Stanford quarterback Josh Nunes isn't spending much time lamenting what happened last preseason. Penciled in as the backup quarterback to Andrew Luck, Nunes had a turf toe injury in the third week of fall camp that kept him sidelined for four games.
The injury may have cost him the backup role -- but he's determined not to let it damage his chances to take over as Stanford's starting quarterback in the fall.
Nunes, who now wears a steel plate in his shoe, said the injury no longer bothers him and he's spent the past two weeks splitting reps with Brett Nottingham -- last year's backup -- with the first team offense.
"I think the competition is going great," Nunes said. "I believe a competitive atmosphere makes all the guys better. We know that every single day we're competing for that spot and we all bring that great atmosphere to practice and that helps us to be efficient and really make the most out of every play and every opportunity. There are no wasted plays. There can't be."
Nottingham is considered Nunes' stiffest competition. After Nunes went down last fall, Nottingham won the backup role -- and held it throughout the season. While head coach David Shaw said he won't name a starter until late in fall camp, there is an assumption that Nottingham has an advantage since he has the most game experience of any returning quarterback. Nunes knows that could have been him last season had it not been for the injury, but says it's not worth burning calories on what-could-have-beens.
"It is what it is," he said. "You can never account for the injuries. I feel like you have to make the most of your opportunities and you can only control what you can control. It really sucked getting hurt like that -- especially with the amount of time we all put into it. It was disappointing, but you can only come back as strong as you can. Being out I tried to take as many mental reps as I could and really study the offense."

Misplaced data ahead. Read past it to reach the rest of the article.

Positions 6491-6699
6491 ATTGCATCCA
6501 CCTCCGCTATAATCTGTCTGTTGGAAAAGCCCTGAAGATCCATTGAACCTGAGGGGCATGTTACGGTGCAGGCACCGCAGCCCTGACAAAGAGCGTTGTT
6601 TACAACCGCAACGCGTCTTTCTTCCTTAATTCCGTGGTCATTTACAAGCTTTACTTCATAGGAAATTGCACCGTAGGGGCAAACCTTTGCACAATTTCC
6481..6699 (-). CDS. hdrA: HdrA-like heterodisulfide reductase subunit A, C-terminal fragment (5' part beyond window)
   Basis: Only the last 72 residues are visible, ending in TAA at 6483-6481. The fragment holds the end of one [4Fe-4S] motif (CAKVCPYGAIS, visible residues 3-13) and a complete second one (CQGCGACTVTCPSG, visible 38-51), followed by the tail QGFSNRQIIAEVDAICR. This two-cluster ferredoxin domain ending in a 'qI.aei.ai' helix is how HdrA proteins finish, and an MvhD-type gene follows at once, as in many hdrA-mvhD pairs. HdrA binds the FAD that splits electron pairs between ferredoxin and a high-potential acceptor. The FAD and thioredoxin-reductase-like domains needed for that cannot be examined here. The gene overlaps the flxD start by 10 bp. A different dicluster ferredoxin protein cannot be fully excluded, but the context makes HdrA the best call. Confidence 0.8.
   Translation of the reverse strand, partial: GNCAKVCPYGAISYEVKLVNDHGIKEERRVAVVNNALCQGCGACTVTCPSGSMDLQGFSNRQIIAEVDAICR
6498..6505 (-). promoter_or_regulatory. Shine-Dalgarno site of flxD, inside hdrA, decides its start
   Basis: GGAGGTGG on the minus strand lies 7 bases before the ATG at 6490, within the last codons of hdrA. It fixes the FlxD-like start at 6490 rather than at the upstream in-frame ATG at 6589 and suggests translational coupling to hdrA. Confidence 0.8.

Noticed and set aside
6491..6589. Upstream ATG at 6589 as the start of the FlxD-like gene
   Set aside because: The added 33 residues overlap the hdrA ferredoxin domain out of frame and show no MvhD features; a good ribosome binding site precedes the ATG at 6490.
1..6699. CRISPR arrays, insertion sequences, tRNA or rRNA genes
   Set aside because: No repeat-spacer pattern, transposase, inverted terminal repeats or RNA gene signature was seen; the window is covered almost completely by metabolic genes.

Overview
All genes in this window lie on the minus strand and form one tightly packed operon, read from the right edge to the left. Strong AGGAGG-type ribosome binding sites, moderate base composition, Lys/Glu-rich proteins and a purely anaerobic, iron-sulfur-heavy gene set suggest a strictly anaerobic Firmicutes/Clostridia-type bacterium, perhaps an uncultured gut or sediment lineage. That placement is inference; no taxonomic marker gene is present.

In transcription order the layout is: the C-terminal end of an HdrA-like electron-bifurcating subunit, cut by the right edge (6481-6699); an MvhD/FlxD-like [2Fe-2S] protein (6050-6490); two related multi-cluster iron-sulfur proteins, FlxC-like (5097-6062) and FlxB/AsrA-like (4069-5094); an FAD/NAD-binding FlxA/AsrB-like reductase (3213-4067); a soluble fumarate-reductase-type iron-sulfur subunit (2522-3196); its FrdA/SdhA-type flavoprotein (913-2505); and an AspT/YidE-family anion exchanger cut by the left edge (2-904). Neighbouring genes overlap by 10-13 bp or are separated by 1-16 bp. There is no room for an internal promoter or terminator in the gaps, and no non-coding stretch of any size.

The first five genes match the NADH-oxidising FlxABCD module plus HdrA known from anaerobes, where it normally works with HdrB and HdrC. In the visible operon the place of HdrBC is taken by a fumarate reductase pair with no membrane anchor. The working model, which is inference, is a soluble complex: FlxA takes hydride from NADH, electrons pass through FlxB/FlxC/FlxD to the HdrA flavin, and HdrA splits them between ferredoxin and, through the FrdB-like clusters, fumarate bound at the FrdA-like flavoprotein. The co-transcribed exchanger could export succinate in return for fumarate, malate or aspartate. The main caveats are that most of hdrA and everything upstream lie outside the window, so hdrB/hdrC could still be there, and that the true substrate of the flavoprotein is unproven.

And who better to study than Luck -- the presumptive No. 1 pick in next month's NFL draft?
"Besides seeing what he does on the field, the biggest advantage is being able to see him go through the process," Nunes said. "For me, it's his attention to detail and the drive and tenacity he has to learn. He always wants to be the first one to know things and then go out and apply them in practice or even sessions outside of practice. It was great to see how he goes through the process."
While Nottingham and Nunes have been splitting the main reps with the first team, Robbie Picazo, Evan Crower and Kevin Hogan are also in the mix. Nunes said it's not hard to maintain friendship among the competition -- though things can get a little testy at times.
"It can definitely get a little edgy because we're all competing hard," he said. "But if it weren't like that we'd have a problem because everyone is really passionate about getting that spot. But they are all great guys and I think we handle it pretty well. The coaches let us know whose taking what reps in the rotation so that makes it easier."